Having taken a yoga class myself many years ago, I know that the stretches, relaxation meditations and poses, all mesh together. It would be hard to discern the instructor’s meaning behind everything. For instance, a classic yoga mantra: “So’ham” means, ‘I am the universal Self,’” which is often used repetitively, timed with your breathing.

A friend who took a yoga class told me everyone was supposed to fold their hands and bow before they began. She said she did not do that but upon considering that yoga exercise is one part of a bigger pagan spiritual practice, she decided to quit. “Why take a chance?” she said. “If parts of it are wrong, then I’m not going to participate in any of it.”

In part 1 of the 3 part series, “What is Yoga? A Catholic Perspective,” Fr. Ezra Sullivan O.P., a Dominican Friar of the Province of St. Joseph pointed out that one indication of yoga’s spiritual nature even in exercise classes is the way it affects practitioners over time. “The International Journal of Yoga published the results of a national survey in Australia. Physical postures (asana) comprised about 60% of the yoga they practiced; 40% was relaxation (savasana), breathing techniques (pranayama), meditation, and instruction. The survey showed very significant results: although most respondents commonly began yoga for reasons of physical health, they usually continued it for reasons of spirituality.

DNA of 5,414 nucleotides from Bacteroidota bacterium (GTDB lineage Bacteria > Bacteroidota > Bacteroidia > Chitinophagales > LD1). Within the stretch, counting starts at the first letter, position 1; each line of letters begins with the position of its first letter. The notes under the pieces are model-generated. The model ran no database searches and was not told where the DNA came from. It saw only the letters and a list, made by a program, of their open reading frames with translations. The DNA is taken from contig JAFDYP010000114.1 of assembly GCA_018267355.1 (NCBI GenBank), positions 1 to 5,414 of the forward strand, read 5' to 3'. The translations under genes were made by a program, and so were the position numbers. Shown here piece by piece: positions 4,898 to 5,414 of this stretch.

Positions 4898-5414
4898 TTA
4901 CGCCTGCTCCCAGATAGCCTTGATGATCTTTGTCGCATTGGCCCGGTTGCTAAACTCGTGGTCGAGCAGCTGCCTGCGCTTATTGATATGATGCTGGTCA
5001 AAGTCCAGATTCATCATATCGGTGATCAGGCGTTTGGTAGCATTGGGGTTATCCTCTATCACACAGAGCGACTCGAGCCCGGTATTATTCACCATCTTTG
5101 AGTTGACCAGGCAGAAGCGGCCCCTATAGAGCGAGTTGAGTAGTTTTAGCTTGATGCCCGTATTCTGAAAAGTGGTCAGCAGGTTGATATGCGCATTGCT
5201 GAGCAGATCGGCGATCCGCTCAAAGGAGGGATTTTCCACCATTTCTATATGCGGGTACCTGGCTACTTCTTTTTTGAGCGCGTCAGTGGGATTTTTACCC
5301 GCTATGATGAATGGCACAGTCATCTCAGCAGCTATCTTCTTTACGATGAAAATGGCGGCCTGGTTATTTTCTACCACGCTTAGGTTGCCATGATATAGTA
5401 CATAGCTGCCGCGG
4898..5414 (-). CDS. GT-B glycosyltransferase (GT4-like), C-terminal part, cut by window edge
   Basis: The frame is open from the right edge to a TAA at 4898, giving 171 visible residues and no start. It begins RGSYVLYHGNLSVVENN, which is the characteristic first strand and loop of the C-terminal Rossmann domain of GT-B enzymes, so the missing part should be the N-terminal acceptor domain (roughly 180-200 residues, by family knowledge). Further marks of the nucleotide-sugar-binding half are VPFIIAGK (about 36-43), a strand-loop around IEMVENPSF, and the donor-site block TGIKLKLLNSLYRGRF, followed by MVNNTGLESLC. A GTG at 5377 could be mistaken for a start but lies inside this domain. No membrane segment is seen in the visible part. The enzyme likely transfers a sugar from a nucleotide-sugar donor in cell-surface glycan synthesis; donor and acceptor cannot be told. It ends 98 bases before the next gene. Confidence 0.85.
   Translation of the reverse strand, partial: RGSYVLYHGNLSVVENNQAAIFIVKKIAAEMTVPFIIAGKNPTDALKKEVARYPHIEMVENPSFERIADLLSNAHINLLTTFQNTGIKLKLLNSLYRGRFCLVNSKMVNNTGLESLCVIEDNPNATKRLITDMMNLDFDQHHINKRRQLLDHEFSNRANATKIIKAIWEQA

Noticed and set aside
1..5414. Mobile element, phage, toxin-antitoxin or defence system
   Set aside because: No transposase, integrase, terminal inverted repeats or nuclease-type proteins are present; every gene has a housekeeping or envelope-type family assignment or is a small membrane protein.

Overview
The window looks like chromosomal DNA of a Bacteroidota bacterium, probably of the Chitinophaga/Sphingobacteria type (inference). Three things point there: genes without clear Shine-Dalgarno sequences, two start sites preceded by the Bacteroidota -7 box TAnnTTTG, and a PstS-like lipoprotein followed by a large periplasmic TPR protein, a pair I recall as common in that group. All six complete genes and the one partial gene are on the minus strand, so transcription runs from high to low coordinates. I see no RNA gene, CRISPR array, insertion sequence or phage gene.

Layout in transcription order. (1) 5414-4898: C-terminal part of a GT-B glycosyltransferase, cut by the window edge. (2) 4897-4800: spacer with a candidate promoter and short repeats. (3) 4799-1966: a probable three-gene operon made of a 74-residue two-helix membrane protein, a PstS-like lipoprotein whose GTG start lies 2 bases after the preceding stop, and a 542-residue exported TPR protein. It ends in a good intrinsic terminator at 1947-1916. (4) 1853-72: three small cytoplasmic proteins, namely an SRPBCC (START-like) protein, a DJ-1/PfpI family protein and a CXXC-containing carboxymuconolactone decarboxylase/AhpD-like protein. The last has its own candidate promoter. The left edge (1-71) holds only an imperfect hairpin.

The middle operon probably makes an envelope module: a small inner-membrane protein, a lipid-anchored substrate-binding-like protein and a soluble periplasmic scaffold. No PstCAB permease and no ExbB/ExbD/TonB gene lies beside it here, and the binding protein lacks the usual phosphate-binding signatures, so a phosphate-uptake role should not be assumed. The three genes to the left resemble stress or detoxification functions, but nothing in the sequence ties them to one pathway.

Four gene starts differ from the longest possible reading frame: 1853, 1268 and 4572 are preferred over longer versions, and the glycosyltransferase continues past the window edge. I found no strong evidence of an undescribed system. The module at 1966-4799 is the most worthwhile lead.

“In addition, the more people practiced yoga, the more likely they were to decrease their adherence to Christianity and the more likely they were to adhere to non-religious spirituality and Buddhism. In other words, whatever their intentions may have been, many people experience yoga as a gateway to a spirituality disconnected from Christ.”

Regardless of the warnings or information, there are always Catholics who say they will not give up their yoga because it makes them feel good and they personally don’t use it for religion. But there is a further consideration with yoga. By participating in yoga, or when a school or church sponsors classes, it gives the message of blanket approval. If yoga is okay with the Church or with Sally Stretchy, then it’s obviously okay, is the impression. So, if just part of it is wrong, is it still okay to practice some of it? What do you think?

(To read all three parts of the yoga article or for daily spiritual direction go to: http://spiritualdirection.com.)

Photography: See our Photographers page.

About the Author:

Patti Maguire Armstrong and her husband have ten children. She is an award-winning author and was managing editor and co-author of Ascension Press’s Amazing Grace Series. Her newest books are: Big Hearted: Inspiring Stories from Everyday Families, a collection of stories to inspire family love, and Dear God, I Don't Get It and the sequel, Dear God, You Can't Be Serious; children's fiction that feeds the soul through a fun and exciting story. Read more at Catholic News and Inspiration and follow her at Twitter. Please "Like" her Facebook pages: DearGodBooks, BigHeartedFamilies, and CatholicNews&Inspiration